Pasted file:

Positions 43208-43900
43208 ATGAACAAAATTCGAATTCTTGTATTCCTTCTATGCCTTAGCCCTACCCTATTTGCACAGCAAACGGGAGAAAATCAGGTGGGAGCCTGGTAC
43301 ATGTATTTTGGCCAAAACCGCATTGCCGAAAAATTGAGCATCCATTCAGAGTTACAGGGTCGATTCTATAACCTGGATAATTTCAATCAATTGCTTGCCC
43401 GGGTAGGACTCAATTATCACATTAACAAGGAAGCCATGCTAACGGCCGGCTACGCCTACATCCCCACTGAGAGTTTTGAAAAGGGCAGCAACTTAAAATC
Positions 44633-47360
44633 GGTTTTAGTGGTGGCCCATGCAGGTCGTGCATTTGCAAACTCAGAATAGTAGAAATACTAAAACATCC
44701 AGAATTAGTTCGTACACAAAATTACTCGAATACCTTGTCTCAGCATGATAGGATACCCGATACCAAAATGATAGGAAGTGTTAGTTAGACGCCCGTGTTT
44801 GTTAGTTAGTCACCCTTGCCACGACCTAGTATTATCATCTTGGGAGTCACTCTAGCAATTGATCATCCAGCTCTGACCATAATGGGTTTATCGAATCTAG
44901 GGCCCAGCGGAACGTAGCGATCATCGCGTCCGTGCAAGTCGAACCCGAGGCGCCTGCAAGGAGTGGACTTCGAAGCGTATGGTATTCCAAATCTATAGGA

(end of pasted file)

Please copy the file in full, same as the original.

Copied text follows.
Positions 43208-43900
43208 ATGAACAAAATTCGAATTCTTGTATTCCTTCTATGCCTTAGCCCTACCCTATTTGCACAGCAAACGGGAGAAAATCAGGTGGGAGCCTGGTAC
43301 ATGTATTTTGGCCAAAACCGCATTGCCGAAAAATTGAGCATCCATTCAGAGTTACAGGGTCGATTCTATAACCTGGATAATTTCAATCAATTGCTTGCCC
43401 GGGTAGGACTCAATTATCACATTAACAAGGAAGCCATGCTAACGGCCGGCTACGCCTACATCCCCACTGAGAGTTTTGAAAAGGGCAGCAACTTAAAATC
Positions 44633-47360
44633 GGTTTTAGTGGTGGCCCATGCAGGTCGTGCATTTGCAAACTCAGAATAGTAGAAATACTAAAACATCC
44701 AGAATTAGTTCGTACACAAAATTACTCGAATACCTTGTCTCAGCATGATAGGATACCCGATACCAAAATGATAGGAAGTGTTAGTTAGACGCCCGTGTTT
44801 GTTAGTTAGTCACCCTTGCCACGACCTAGTATTATCATCTTGGGAGTCACTCTAGCAATTGATCATCCAGCTCTGACCATAATGGGTTTATCGAATCTAG
44901 GGCCCAGCGGAACGTAGCGATCATCGCGTCCGTGCAAGTCGAACCCGAGGCGCCTGCAAGGAGTGGACTTCGAAGCGTATGGTATTCCAAATCTATAGGA